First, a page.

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Islamic State demands $6.6mn ransom for female American hostage

Published time: August 26, 2014 16:09
Edited time: August 27, 2014 07:29
Reuters / Suhaib Salem

Reuters / Suhaib Salem

Islamic State militants are holding a third American hostage, a 26-year-old humanitarian worker kidnapped last year in Syria. The jihadist group is demanding a ransom of $6.6 million and the release of a Muslim woman from a US prison.

The kidnapped woman, whose family asked not to be identified, is the third of at least four Americans known to be held by Islamic State (IS, also known as ISIS), currently terrorizing large swaths of northern and western Iraq after years fighting in Syria’s civil war.

American journalist James Foley, executed by IS militants, was the fourth hostage. Another known hostage, fellow journalist Steven Sotloff, was seen alive but under duress in the video footage that depicted Foley’s decapitation.

IS is calling for $6.6 million in exchange for the American woman, ABC News reported, as well as the release from US custody of Aafia Siddiqui, convicted in 2010 of targeting US officials in Afghanistan.

Groups critical of US policy in the Middle East have regularly demanded the release of Siddiqui, an MIT-trained neuroscientist. But, seeking to distance themselves from IS, Siddiqui’s family said via supporters that they were “very distraught” that Siddiqui was part of the ransom request.

An image grab taken from YouTube video 'ISIS Beheading of Journalist James Foley Captures World's Attention'

“If the issue is true, we would like to state that our family does not have any connections to such groups or actions,” Siddiqui’s family wrote in a letter. “We believe in a struggle that is peaceful and dignified. Associating Aafia’s name with acts of violence is against everything we are struggling for.”

“While we deeply appreciate the sincere feelings of those who, like us, wish to see the freedom of our beloved Aafia, we cannot agree with a ‘by any means necessary’ approach to Aafia’s freedom. Nor can we accept that someone else’s daughter or sister suffer like Aafia is suffering,” they added.

The Siddiqui family has been traumatized by the thoughts that someone else could be harmed in the name of Aafia,” according to Mauri Saalakhan, of the Peace and Justice Foundation.

A man holds up a sign in memory of U.S. journalist James Foley during a protest against the Assad regime in Syria in Times Square in New York August 22, 2014.(Reuters / Carlo Allegri)

Saalakhan held a press conference Monday to speak on behalf of the Siddiqui family.

“They’re opposed to it. In their letter to ISIS they made it very clear, this is not the way, these are not the conditions under which we want our loved ones released,” Saalakhan said. “Nor did they want harm to come to anyone else’s loved one in the name of Aafia… They conveyed that message loud and clear."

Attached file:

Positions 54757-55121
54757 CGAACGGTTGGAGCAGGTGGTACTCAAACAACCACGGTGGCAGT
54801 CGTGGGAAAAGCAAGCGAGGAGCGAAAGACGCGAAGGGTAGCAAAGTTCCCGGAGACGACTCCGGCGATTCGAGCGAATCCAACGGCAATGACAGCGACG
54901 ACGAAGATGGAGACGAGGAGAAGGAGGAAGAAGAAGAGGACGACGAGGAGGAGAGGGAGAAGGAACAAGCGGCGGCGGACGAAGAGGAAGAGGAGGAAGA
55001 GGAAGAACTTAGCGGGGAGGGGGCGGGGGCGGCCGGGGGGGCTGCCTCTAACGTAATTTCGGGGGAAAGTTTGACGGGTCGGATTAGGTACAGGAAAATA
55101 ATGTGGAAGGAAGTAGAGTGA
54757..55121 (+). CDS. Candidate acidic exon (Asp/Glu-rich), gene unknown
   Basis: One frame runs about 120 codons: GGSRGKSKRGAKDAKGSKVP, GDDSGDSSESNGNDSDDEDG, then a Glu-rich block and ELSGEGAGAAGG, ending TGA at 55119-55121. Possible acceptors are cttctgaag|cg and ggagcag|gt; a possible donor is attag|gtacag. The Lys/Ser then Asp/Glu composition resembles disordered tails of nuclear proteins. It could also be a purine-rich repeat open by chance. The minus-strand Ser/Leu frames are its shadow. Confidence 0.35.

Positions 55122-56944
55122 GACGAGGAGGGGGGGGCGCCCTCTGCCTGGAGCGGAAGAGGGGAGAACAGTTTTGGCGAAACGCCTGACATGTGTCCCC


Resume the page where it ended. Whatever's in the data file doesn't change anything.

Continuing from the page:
“The most important message that I could convey to ISIS or whoever it is that’s holding these innocent people captive abroad is that at the end of the day, this type of approach in response to an injustice that you feel, is not only not the inappropriate way to go, but, properly understood, it is a violation of the tenets of the faith that we claim to believe in,” Saalakhan said.

“We just have to do the right thing because it is the right thing, without any strings attached.. And the right thing would be to let this young woman go back to her family, go back to her life. And the right thing for America to do, for our government… would be to do the same with Dr. Aafia Siddiqui.”

Pakistani protestors from the hard line Sunni group, Pasban, hold portraits of Pakistani scientist Aafia Siddiqui during a demonstration marking International Women's Day.(AFP Photo / Rizwan Tabassum)

Saalakhan and a family friend of the kidnapped aid worker revealed the ransom demand and news of the American hostage to ABC News.

Meanwhile, American officials said Monday the United States is prepared to use a variety of options to weaken Islamic State, including airstrikes in Syria without Damascus' consent, if backed by regional and European partners.

“With Central Command, (General Martin Dempsey, chairman of the Joint Chiefs of Staff) is preparing options to address ISIS both in Iraq and Syria with a variety of military tools including airstrikes,” Dempsey's spokesman, Col. Ed Thomas, confirmed on Monday.

“The bottom line is that our forces are well postured to partner with regional allies against ISIS,” he added, stressing that a coalition of “capable regional and European partners” is needed to tackle the issue.